“When it gets reported that somebody died in jail who was addicted to drugs, there may be this idea that this is someone who’s just a throwaway,” Rifkin said. “I think that this trial really exposed that that’s not true. That’s not how people deserve to be treated.”
The Monterey County Counsel Office did not return a call seeking comment.
The Supreme Court Just Struck a Huge, Unanimous Blow Against Policing for Profit – Good Decison – kra
This case is monumental in that it clobbers the outrageous Civil Forfeiture laws, which I have written so much about. In 2014, police stole more than was stolen in ALL reported burglaries! This case will change that situation, though there will be mountains of litigation to determine which seizures are appropriate. So much that I expect that the Supreme Court will lay doen a rule … something like “no more in value than the highest fine allowed by law”.
Excerpts from the Article:
The Supreme Court struck an extraordinary blow for criminal justice reform on Wednesday, placing real limitations on policing for profit across the country. Its unanimous decision for the first time prohibits all 50 states from imposing excessive fines, including the seizure of property, on people accused or convicted of a crime. Rarely does the court hand down a ruling of such constitutional magnitude—and seldom do all nine justices agree to restrict the power that police and prosecutors exert over individuals. The landmark decision represents a broad agreement on the Supreme Court that law enforcement’s legalized theft has gone too far.
Wednesday’s ruling in Timbs v. Indiana, authored by Justice Ruth Bader Ginsburg, is sharp and concise. It revolves around a single question of extraordinary importance. The Eighth Amendment guarantees that no “excessive fines” may be “imposed,” an ancient right enshrined in the Magna Carta and enthusiastically adopted by the Framers. But the Bill of Rights originally applied only to the federal government, not the states. After the Civil War, the 14th Amendment was ratified to apply these rights to the states, which had engaged in grotesque civil rights violations to perpetuate slavery. The Supreme Court, however, slowly applied (or “incorporated”) these rights against the states one by one, not all at once. And before Timbs, it had never incorporated the Excessive Fines Clause—allowing states to exploit their residents for huge sums of cash and property.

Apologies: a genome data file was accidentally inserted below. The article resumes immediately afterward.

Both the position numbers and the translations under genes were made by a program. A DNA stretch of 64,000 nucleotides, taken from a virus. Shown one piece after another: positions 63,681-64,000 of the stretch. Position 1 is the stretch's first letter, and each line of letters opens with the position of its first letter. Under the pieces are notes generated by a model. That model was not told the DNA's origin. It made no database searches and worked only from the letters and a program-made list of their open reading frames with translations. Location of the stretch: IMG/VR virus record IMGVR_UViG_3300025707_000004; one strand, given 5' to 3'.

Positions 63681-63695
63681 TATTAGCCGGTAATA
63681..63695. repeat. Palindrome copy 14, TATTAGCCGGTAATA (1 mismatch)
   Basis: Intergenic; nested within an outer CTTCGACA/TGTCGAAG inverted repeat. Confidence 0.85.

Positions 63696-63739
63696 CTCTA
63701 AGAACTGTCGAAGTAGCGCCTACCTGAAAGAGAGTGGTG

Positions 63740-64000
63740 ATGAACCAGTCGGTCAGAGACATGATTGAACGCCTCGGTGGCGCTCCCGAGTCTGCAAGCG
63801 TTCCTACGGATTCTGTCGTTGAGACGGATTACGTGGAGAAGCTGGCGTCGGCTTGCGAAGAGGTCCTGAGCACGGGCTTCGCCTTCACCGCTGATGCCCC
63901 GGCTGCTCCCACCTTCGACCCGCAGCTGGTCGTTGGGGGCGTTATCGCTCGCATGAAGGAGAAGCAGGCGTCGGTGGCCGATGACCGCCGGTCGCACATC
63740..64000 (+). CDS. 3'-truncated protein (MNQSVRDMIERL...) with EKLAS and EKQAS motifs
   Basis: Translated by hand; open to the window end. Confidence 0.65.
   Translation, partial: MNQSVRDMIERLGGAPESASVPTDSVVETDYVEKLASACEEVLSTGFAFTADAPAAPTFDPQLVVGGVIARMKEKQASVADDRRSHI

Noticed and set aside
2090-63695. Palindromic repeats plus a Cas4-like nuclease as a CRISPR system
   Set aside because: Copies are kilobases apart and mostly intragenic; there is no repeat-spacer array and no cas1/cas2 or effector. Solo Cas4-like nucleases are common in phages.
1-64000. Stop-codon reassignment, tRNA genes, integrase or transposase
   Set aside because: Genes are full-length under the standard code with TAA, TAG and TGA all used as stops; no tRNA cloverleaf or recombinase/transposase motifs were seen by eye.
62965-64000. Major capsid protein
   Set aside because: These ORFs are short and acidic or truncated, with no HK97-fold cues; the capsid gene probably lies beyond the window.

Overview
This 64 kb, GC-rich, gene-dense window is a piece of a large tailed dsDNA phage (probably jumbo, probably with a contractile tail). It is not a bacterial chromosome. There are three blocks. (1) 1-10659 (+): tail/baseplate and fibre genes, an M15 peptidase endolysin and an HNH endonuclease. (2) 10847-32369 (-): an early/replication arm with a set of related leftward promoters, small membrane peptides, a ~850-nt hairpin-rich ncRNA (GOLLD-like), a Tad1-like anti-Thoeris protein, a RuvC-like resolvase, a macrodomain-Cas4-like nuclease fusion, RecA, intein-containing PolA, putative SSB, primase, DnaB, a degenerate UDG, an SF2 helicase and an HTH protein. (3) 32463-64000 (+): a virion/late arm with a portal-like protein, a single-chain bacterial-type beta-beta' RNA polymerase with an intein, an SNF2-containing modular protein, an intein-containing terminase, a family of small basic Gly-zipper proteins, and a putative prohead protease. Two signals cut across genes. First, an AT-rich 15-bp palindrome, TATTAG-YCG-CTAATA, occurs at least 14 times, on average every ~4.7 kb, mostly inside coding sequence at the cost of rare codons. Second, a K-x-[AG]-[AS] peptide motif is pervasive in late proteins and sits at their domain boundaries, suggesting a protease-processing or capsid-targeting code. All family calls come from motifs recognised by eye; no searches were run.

They did so through civil asset forfeiture, a process that we would call theft in any other context. Here’s how it works: Prosecutors accuse an individual of a crime, then seize assets that have some tenuous connection to the alleged offense. The individual need not be convicted or even charged with an actual crime, and her assets are seized through a civil proceeding, which lacks the due process safeguards of a criminal trial. Law enforcement can seize money or property, including one’s home, business, or vehicle. It gets to keep the profits, creating a perverse incentive that encourages police abuses. Because the standards are so loose, people with little to no involvement in criminal activity often get caught up in civil asset forfeiture. For instance, South Carolina police tried to seize an elderly woman’s home because drug deals occurred on the property—even though she had no connection to the crimes and tried to stop them.